Andy Stirling next walked to the McCormick General Merchandise store where the telephone operator and her equipment had been located since 1904. There was a call for Stirling from a San Francisco reporter who wanted confirmation on the death of Mrs. Coburn. Stirling confirmed, adding helpfully, “from the looks of it, Wally did it.”
Back at the house, a small crowd was forming and official cars were arriving from Redwood City and San Francisco. County Sheriff Michael Sheehan was discouraging the curious from getting too close to the house-and when some young “ruffians” tried to slip past him, he brusquely barred the way.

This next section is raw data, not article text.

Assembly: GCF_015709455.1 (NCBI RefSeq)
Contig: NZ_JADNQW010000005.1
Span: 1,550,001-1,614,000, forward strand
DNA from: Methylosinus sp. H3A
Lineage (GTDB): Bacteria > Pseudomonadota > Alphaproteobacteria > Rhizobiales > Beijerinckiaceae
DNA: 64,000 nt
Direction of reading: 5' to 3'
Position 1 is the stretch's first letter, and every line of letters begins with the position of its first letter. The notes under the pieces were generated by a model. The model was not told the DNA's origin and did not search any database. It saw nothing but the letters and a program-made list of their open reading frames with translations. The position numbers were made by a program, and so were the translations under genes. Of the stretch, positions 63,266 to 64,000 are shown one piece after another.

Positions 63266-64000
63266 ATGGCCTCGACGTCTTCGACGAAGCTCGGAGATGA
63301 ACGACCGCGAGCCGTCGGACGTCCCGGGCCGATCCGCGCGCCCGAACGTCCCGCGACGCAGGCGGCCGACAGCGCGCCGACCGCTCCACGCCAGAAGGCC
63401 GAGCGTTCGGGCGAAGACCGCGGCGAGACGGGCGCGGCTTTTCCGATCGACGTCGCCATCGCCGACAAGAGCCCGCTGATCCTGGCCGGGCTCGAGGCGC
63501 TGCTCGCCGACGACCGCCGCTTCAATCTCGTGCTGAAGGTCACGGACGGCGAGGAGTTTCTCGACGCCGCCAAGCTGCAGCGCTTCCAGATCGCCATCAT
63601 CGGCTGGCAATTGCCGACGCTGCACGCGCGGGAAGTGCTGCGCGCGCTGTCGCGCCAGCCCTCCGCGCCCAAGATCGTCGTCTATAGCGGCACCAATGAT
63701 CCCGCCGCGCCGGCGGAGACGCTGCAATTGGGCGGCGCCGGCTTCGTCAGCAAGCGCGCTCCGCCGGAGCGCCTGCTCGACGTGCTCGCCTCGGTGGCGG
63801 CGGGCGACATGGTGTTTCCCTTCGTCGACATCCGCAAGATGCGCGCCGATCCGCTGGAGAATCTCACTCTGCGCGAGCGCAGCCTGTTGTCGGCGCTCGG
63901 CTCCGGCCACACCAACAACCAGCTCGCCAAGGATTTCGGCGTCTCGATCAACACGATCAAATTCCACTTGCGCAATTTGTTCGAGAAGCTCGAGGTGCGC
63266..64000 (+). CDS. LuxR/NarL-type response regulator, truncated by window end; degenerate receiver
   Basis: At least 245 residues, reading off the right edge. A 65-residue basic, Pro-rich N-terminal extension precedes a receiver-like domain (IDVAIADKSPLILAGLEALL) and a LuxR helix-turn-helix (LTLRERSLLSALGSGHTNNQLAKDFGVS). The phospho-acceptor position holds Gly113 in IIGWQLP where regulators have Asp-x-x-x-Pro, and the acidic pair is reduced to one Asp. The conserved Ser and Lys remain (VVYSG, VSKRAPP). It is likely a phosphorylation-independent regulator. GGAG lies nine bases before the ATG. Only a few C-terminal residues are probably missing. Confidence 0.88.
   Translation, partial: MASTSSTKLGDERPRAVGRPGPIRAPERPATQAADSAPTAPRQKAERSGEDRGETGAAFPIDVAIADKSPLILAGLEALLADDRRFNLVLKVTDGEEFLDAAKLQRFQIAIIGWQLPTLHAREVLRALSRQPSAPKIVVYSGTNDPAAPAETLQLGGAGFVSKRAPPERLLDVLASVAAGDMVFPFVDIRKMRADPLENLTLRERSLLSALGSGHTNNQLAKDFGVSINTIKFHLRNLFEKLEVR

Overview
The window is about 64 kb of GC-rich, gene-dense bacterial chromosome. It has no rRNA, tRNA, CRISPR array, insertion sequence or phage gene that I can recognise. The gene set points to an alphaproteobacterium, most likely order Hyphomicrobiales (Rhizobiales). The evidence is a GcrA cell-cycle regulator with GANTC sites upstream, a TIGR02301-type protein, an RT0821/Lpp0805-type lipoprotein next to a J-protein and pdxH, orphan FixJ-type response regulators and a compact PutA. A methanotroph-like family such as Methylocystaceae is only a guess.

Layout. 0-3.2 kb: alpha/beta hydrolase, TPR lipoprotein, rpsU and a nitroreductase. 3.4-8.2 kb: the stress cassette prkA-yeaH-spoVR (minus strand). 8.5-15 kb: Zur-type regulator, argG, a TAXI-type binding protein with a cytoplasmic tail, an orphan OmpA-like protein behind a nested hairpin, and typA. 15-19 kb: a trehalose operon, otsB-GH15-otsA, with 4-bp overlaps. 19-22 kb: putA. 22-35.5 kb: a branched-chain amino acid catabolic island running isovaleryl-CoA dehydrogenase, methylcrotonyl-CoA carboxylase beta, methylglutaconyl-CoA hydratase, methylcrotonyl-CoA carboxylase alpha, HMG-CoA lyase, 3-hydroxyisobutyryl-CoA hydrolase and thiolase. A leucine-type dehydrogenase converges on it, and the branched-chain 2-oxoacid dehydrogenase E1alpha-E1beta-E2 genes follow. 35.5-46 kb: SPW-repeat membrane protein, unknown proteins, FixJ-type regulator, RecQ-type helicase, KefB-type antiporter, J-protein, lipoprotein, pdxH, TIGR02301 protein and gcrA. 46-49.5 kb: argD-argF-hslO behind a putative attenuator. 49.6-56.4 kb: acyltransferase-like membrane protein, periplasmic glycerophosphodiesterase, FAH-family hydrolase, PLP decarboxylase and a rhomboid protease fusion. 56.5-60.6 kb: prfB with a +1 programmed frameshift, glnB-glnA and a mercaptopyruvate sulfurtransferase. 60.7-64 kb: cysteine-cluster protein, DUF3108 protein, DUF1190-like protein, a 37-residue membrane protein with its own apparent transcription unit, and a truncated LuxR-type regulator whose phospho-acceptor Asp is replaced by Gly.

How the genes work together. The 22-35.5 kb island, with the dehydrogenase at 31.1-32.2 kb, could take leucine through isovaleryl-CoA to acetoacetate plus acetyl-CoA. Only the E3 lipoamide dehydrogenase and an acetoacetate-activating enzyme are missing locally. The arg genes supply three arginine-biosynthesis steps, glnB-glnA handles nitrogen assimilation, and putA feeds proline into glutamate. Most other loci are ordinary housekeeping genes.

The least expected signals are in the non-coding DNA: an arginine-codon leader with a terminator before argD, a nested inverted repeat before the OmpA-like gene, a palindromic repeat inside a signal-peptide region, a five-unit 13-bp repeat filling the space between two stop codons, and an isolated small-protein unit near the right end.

There was so much activity at the Coburn house it’s surprising that the people standing outside were able to hear the familiar mumbling at the front door. They knew the tragic figure perched on the threshold was Wallace “Wally” Coburn–but he was better known as “the boy,” a name he had been called for all of his 68-years.
Wally was the only child of Loren and his first wife Mary Antoinette; he was the stepson of Sarah, Loren’s second wife.